The next factor, often deemed the most critical, is whether the proposed claim has the appearance of merit. If claimant cannot establish a meritorious claim, it would be an exercise in futility to grant a late claim application (Savino v State of New York, 199 AD2d 254; Prusack v State of New York, 117 AD2d 729). In order to establish a meritorious cause of action, claimant has the burden to show that the proposed claim is not patently groundless, frivolous, or legally defective, and that there is reasonable cause to believe that a valid claim exists (Matter of Santana v New York State Thruway Authority, 92 Misc 2d 1).

In this case, claimants have provided sufficient allegations to satisfy, for purposes of this application, the minimal requirements of Santana in establishing the appearance of a meritorious claim on their derivative cause of action, and have also set forth sufficient and particular allegations establishing the appearance of a meritorious cause of action for medical malpractice on the underlying claim asserted on behalf of their infant son.

Although not addressed, it does appear that claimants might have another available remedy in an individual action against the medical personnel who treated their infant son.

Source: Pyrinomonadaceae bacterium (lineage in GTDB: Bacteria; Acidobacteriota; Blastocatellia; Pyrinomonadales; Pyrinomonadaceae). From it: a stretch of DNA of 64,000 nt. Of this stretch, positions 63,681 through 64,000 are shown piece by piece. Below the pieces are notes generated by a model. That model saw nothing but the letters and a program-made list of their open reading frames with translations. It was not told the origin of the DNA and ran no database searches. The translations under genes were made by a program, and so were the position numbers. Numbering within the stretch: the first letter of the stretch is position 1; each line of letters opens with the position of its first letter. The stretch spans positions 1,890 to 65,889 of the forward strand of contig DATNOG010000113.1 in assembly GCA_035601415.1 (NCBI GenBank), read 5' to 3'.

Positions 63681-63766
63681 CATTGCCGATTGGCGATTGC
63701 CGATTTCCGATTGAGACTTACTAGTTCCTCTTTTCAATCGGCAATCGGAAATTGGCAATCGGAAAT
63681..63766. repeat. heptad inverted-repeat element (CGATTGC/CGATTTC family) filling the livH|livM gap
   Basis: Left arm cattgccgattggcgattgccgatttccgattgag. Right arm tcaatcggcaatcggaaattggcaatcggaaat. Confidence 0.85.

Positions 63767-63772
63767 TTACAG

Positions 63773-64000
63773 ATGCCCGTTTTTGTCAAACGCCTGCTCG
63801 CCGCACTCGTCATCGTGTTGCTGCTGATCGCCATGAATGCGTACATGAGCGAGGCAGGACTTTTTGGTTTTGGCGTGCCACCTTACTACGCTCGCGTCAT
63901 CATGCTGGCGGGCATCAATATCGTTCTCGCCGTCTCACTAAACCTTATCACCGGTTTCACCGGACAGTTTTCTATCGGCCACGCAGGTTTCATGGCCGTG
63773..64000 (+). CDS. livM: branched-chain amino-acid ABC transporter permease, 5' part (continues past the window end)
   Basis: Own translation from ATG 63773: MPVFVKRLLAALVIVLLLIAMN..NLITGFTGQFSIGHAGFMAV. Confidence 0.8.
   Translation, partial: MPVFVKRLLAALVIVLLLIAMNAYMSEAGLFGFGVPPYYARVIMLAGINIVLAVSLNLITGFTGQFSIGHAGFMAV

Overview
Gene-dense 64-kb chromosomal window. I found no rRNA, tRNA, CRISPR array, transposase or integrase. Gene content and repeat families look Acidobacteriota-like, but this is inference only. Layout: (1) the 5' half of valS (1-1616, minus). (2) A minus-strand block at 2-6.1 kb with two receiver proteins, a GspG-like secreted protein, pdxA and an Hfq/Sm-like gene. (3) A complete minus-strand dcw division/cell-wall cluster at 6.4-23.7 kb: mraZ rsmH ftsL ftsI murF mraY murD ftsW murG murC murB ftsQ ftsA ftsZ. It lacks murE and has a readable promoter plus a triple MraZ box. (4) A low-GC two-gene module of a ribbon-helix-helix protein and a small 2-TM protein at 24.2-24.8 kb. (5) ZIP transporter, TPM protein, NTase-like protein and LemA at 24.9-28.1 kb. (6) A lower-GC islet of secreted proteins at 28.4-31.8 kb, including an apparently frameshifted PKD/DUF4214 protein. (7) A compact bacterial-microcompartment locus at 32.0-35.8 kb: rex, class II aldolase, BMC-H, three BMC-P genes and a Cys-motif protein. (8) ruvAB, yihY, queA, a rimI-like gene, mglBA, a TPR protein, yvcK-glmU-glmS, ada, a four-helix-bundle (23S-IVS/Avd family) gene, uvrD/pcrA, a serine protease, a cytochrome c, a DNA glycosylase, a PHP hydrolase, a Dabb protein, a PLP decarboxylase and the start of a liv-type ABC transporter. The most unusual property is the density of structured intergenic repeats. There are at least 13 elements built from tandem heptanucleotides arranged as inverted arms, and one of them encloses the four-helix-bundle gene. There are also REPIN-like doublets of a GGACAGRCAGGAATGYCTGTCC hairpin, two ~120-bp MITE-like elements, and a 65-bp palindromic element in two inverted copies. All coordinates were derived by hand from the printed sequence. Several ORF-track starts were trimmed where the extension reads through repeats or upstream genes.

The Court may in its discretion place as much or as little weight on any of the six factors to be considered pursuant to the statute. Under the current law "[n]othing in the statute makes the presence or absence of any one factor determinative" (Bay Terrace Coop. Section IV v New York State Employees' Retirement System Policemen's & Firemen's Retirement System, 55 NY2d 979) and none of the factors can require denial as a matter of law.

Accordingly, after a review of the papers submitted herein, and after weighing and considering all of the factors set forth under Court of Claims Act § 10(6), it is the opinion of this Court that claimants should be allowed to serve and file their proposed claim.

Accordingly, it is

ORDERED, that Motion No. M-71865 is hereby DENIED, as unnecessary, with regard to the late claim application submitted on behalf of Joshua Brown; and it is further

ORDERED, that this motion is GRANTED to the extent that this motion seeks permission for the late service and filing of a derivative claim on behalf of Elissa Brown and Karl Brown; and it is further

ORDERED, that claimants are directed to file and serve their proposed claim, properly verified, within 45 days from the date of filing of this decision and order in the Clerk of the Court of Claims’ office, with such service and filing to be in accordance with the Court of Claims Act, with particular reference to Sections 10, 11 and 11-a, and the Uniform Rules for the Court of Claims.


September 25, 2006
Syracuse, New York

HON. NICHOLAS V. MIDEY JR.
Judge of the Court of Claims




[1]. See Decision and Order to Motion No. M-71127, filed May 15, 2006.